On Healing Vs. Being Cured


Trigger warning: Discussion around healing, being hurt, and other beliefs that have been used to wound people who are already wounded.

Meeting for Worship for Healing

In preparation for our “Meeting for Worship for Healing” I spoke to a couple of ministers who I like to learn from, I did my own thinking and writing on the subject, and continued to explore ideas that I have been drawing on as of late. One of my first steps is always to begin to sort out what experiences I have found helpful or hurtful (or if I haven’t had a first hand experience, consider the stories of others). When it comes to healing, I have participated in two types of healing services in my past: the “faith healing” kind in which people are expected to be “cured” (and there’s something wrong with you when you aren’t) and the second was something closer to what we did today in which people are invited to come forward for prayer and anointing of oil with the expectation that this is one point along the journey towards wholeness.

Given the size of today’s gathering — much smaller than normal — I think the suggestion that we were doing a healing service may have scared people off making them think that we’d be doing something like the Bora Bora Bora episode of “Orange is the New Black” where the character Pennsatuckey tries to do faith healings in the jail, and one inmate pretends to be healed.

My friend Shelly Fayette, quoted above, suggested to me that to alleviate some fear  and misunderstanding I could explain the difference between healing and being cured. So I took her advice and tried to help create a space where those who were there this morning were able to relax into a healing space without feeling like there was going to be a need for theatrics.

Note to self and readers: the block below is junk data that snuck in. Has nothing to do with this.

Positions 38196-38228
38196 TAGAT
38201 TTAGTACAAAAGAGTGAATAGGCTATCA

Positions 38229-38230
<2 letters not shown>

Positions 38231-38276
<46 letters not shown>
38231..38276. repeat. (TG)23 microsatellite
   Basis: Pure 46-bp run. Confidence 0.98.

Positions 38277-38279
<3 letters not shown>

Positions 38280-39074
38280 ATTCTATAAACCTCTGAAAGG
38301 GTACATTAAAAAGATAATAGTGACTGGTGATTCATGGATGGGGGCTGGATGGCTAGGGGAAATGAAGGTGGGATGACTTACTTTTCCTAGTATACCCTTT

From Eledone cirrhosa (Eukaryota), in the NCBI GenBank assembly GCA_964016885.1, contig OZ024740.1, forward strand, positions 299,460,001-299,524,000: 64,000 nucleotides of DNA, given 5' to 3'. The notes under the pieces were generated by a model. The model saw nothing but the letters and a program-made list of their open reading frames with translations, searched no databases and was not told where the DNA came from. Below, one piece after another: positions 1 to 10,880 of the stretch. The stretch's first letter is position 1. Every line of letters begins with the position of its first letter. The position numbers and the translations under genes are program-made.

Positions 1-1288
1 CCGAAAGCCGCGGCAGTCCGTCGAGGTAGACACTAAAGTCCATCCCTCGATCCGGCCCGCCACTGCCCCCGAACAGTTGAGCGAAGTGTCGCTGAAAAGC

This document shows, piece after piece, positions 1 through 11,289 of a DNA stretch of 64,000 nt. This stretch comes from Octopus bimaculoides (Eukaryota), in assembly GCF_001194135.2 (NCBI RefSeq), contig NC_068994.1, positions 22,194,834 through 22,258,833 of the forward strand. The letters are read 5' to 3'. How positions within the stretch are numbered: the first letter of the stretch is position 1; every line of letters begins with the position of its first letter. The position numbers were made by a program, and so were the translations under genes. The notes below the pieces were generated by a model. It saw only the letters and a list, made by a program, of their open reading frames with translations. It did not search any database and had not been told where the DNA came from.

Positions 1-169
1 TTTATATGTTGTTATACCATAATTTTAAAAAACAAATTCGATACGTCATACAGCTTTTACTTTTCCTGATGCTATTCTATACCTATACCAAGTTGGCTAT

Healing and Suffering

Jesuit Antony De Mello says:

“When the neurotic comes for help, he rarely wants to be healed, for healing is a painful thing. What he really wants is to be made comfortable in his neurosis. Often he is looking for a miracle—a painless cure.”

So often we don’t really want healed, because we’d prefer a “painless cure.” A cure for me is like a bright flash of light that happens instantaneously and removes all the pain and suffering that we’re experiencing. It is the momentary fix where everything bad disappears. One problem with this is that it assumes that God is nowhere to be found in our darkness, our sufferings, our longings, our doubts, and the evidence suggests otherwise. And in my experience as both a pastor and a person of faith this just doesn’t happen, and I’m not really sure it ever happens. Even in instances where someone experiences a magical and instantaneous “cure” – not that I’ve ever experienced this – I assume that were many other factors that played into their past in working towards this moment.

But just because there aren’t miracle cures doesn’t mean that God doesn’t bring about healing in our lives and it doesn’t mean that you or I lack the right kind of faith to make it happen. Given, this then Jesus telling the man sitting beside the pool to get up and take his mat is not about his faith but about his coming to the end of his defenses and waking up to a new possibility.

The night the alcoholic realizes he must give up drinking forever is not the first time he has wrestled with the source of his demon, nor is it the first time that he has tried to stop. This night is only different in that he is finally ready to wake-up to the fact alcohol, or whatever the ailment or would is, does not have to have power over him. Healing is available for us if we want it. God is always trying to work with us to move us towards greater wholeness. I put it this way because I don’t think God does anything to us against our will – I don’ think God forces healing on us any more than God forces us down any particular path, or forces bad things on us so we’ll shape up. All of these beliefs are harmful and have been used to wound the wounded.